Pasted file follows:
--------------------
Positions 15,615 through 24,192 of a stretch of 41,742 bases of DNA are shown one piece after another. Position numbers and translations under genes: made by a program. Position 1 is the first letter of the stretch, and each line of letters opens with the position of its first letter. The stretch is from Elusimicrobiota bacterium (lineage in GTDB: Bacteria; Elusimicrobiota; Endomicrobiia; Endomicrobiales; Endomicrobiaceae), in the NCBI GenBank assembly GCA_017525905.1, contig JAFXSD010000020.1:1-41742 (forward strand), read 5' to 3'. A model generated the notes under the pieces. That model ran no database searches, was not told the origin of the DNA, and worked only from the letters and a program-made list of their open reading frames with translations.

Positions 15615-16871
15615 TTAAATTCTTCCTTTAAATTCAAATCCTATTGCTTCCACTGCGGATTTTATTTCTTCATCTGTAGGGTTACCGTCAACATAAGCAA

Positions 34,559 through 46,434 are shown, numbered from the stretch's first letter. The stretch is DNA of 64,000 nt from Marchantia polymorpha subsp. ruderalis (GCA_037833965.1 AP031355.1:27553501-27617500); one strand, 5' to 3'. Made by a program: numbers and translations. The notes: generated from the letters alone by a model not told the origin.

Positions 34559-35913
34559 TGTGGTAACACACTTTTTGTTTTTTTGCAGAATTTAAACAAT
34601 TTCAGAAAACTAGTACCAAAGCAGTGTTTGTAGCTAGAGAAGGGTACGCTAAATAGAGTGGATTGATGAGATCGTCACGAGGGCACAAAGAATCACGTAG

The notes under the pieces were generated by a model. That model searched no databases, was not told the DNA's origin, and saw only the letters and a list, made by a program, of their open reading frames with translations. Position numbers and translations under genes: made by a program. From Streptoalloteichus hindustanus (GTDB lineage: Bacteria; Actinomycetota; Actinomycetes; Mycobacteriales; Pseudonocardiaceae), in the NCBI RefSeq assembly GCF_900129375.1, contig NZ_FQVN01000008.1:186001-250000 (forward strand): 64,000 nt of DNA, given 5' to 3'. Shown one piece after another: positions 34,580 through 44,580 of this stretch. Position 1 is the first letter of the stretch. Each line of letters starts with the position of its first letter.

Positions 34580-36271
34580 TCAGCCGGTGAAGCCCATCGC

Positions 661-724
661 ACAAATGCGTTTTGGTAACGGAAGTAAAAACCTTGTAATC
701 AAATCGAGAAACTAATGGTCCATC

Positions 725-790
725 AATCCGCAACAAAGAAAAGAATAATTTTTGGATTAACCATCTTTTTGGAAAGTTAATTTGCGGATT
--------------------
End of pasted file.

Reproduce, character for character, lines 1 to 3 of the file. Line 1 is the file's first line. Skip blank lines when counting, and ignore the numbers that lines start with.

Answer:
Positions 15,615 through 24,192 of a stretch of 41,742 bases of DNA are shown one piece after another. Position numbers and translations under genes: made by a program. Position 1 is the first letter of the stretch, and each line of letters opens with the position of its first letter. The stretch is from Elusimicrobiota bacterium (lineage in GTDB: Bacteria; Elusimicrobiota; Endomicrobiia; Endomicrobiales; Endomicrobiaceae), in the NCBI GenBank assembly GCA_017525905.1, contig JAFXSD010000020.1:1-41742 (forward strand), read 5' to 3'. A model generated the notes under the pieces. That model ran no database searches, was not told the origin of the DNA, and worked only from the letters and a program-made list of their open reading frames with translations.

Positions 15615-16871
15615 TTAAATTCTTCCTTTAAATTCAAATCCTATTGCTTCCACTGCGGATTTTATTTCTTCATCTGTAGGGTTACCGTCAACATAAGCAA